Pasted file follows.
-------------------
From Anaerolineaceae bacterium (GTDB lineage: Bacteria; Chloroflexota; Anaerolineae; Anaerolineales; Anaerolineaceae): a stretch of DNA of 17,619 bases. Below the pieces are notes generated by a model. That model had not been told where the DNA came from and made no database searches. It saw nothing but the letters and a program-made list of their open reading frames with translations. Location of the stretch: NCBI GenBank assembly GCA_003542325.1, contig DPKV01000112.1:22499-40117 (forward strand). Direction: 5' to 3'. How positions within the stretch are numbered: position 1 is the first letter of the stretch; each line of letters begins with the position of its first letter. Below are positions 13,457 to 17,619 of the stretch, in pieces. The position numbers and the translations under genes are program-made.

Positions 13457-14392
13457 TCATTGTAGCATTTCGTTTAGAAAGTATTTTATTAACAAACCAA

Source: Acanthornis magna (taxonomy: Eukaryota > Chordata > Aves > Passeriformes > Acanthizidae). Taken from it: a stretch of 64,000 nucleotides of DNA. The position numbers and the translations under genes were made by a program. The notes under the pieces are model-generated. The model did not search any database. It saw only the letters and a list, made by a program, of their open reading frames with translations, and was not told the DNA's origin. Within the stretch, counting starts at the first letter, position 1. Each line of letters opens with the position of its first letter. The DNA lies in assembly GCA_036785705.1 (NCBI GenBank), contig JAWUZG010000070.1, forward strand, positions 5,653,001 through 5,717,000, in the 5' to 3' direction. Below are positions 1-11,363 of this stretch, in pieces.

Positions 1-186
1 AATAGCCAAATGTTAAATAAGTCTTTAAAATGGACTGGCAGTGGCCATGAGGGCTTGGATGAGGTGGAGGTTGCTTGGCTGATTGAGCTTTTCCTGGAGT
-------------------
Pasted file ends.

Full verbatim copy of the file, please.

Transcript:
From Anaerolineaceae bacterium (GTDB lineage: Bacteria; Chloroflexota; Anaerolineae; Anaerolineales; Anaerolineaceae): a stretch of DNA of 17,619 bases. Below the pieces are notes generated by a model. That model had not been told where the DNA came from and made no database searches. It saw nothing but the letters and a program-made list of their open reading frames with translations. Location of the stretch: NCBI GenBank assembly GCA_003542325.1, contig DPKV01000112.1:22499-40117 (forward strand). Direction: 5' to 3'. How positions within the stretch are numbered: position 1 is the first letter of the stretch; each line of letters begins with the position of its first letter. Below are positions 13,457 to 17,619 of the stretch, in pieces. The position numbers and the translations under genes are program-made.

Positions 13457-14392
13457 TCATTGTAGCATTTCGTTTAGAAAGTATTTTATTAACAAACCAA

Source: Acanthornis magna (taxonomy: Eukaryota > Chordata > Aves > Passeriformes > Acanthizidae). Taken from it: a stretch of 64,000 nucleotides of DNA. The position numbers and the translations under genes were made by a program. The notes under the pieces are model-generated. The model did not search any database. It saw only the letters and a list, made by a program, of their open reading frames with translations, and was not told the DNA's origin. Within the stretch, counting starts at the first letter, position 1. Each line of letters opens with the position of its first letter. The DNA lies in assembly GCA_036785705.1 (NCBI GenBank), contig JAWUZG010000070.1, forward strand, positions 5,653,001 through 5,717,000, in the 5' to 3' direction. Below are positions 1-11,363 of this stretch, in pieces.

Positions 1-186
1 AATAGCCAAATGTTAAATAAGTCTTTAAAATGGACTGGCAGTGGCCATGAGGGCTTGGATGAGGTGGAGGTTGCTTGGCTGATTGAGCTTTTCCTGGAGT